Victorian Jobs Minister Martin Pakula has confirmed his department told the state government early in the quarantine program that police officers, not just private security guards, should be monitoring the hotels 24/7.

Things are heating up at today's parliamentary inquiry and Mr Pakula is the first minister to reveal any details about who made key decisions regarding the program.

Mr Pakula’s department hired the private security contractors to guard returned travellers while the quarantine system was being set up from March 27.

Rydges on Swanston, one of the worst sites of quarantine hotel infection.

Rydges on Swanston, one of the worst sites of quarantine hotel infection.Credit:Getty Images

The Jobs Minister has now told a parliamentary inquiry that his department soon raised concerns about the capabilities of private security guards on more than one occasion, confirming reports in The Age earlier this month.

"There were on a couple of occasions early in the program, in treaties from officers of my department, where it was our view that police should be on-site at hotels," Mr Pakula said.

"That was a recommendation made by DJPR [Department of Jobs, Precincts and Regions] early in the process."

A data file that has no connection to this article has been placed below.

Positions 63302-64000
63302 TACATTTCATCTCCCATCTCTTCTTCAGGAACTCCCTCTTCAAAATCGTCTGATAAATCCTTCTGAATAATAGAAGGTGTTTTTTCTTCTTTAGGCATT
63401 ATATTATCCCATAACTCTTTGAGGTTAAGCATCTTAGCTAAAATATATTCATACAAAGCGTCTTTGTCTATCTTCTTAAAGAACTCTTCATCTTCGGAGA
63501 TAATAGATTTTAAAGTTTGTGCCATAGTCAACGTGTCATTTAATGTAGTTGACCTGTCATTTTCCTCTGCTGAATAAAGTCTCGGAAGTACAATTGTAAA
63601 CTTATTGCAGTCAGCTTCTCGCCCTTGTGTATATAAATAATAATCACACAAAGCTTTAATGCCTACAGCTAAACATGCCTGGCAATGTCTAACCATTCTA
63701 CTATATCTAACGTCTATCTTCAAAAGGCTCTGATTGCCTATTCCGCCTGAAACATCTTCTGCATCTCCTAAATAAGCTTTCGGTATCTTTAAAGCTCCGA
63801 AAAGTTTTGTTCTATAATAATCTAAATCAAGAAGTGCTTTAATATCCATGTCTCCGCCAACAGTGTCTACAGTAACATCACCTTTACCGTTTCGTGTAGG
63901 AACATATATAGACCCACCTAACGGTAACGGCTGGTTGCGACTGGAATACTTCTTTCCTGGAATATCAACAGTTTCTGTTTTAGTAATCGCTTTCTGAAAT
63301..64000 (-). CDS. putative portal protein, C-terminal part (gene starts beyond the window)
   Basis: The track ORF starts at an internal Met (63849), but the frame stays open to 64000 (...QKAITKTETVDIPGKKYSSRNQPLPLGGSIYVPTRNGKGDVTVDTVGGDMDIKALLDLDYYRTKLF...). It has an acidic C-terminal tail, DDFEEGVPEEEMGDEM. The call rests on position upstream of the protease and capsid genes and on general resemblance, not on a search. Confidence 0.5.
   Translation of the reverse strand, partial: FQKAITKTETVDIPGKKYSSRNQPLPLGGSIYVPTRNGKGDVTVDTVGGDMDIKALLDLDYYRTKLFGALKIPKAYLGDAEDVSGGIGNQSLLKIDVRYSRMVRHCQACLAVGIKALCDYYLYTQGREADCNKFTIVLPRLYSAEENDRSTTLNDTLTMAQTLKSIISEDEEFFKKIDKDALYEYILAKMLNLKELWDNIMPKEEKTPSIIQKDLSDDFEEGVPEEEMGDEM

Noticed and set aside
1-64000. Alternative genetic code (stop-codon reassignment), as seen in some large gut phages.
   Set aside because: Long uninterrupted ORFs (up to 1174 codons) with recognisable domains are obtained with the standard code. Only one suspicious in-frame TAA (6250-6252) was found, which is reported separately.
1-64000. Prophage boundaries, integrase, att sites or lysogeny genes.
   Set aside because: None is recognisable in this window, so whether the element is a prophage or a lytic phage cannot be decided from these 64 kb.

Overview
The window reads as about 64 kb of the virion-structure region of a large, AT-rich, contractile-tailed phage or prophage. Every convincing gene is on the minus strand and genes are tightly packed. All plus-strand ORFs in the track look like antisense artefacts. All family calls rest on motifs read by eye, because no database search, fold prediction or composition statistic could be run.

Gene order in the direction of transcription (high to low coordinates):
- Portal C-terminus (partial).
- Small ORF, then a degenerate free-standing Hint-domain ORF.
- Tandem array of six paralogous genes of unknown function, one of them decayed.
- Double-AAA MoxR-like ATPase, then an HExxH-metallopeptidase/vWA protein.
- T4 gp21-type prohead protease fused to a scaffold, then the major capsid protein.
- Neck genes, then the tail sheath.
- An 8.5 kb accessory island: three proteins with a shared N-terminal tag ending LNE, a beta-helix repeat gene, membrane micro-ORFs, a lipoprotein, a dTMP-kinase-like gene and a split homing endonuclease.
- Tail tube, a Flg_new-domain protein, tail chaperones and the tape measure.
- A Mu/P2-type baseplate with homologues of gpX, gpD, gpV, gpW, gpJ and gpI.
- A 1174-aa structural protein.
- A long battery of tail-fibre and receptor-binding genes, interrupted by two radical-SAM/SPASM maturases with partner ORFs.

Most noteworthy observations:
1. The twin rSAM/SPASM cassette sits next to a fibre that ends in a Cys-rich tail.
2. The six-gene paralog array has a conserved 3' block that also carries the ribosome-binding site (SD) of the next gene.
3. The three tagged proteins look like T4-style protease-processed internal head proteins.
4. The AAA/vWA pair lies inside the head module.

Mr Pakula also distanced his department from the Rydges on Swanston hotel, where the first COVID-19 infection in a security guard was confirmed on March 27.

"That was not a hotel that Department of Jobs, Precincts and Regions staff were present at," he said.

Asked if he was attempting to shift the blame to the likes of Health Minister Jenny Mikakos by saying his department simply hired private security companies, but was not responsible for infection control, Mr Pakula said he was "suggesting nothing of the sort".

"I’m simply making the point that I have heard it said and I’ve read it in the media [that his department oversaw infection control]," he said.

Premier Daniel Andrews has said he sends his best wishes to New Zealand, where Auckland has returned to a stage three lockdown after months of no new cases.

"We wish them all the best and to the extent of [how] it's relevant to us I think it just again reminds us, if we needed any reminding, that unless you get these numbers down to pretty low levels – and sadly I can't give you a number – but unless you get them down to pretty low level the degree of confidence you can have that you can suppress and really stay on top of any additional cases is low."

Mr Andrews said it was a reminder that coronavirus was a "wicked enemy".

"Even when you think you've perhaps got it beat, it'll be there," he said.

"That's why we've got these terrible projections about unemployment, that's why there's so much hardship and pain in the community.

"Until we get cases down to but a fraction of what they are now, then that'll always be a substantial risk.

"[The idea] that a third wave is only a short time off – that it's almost inevitable – we want to try and do everything we can to make sure that doesn't happen."

New Zealand officials are investigating the possibility that its first COVID-19 cases in more than three months were imported by freight, as the country plunged back into lockdown on Wednesday.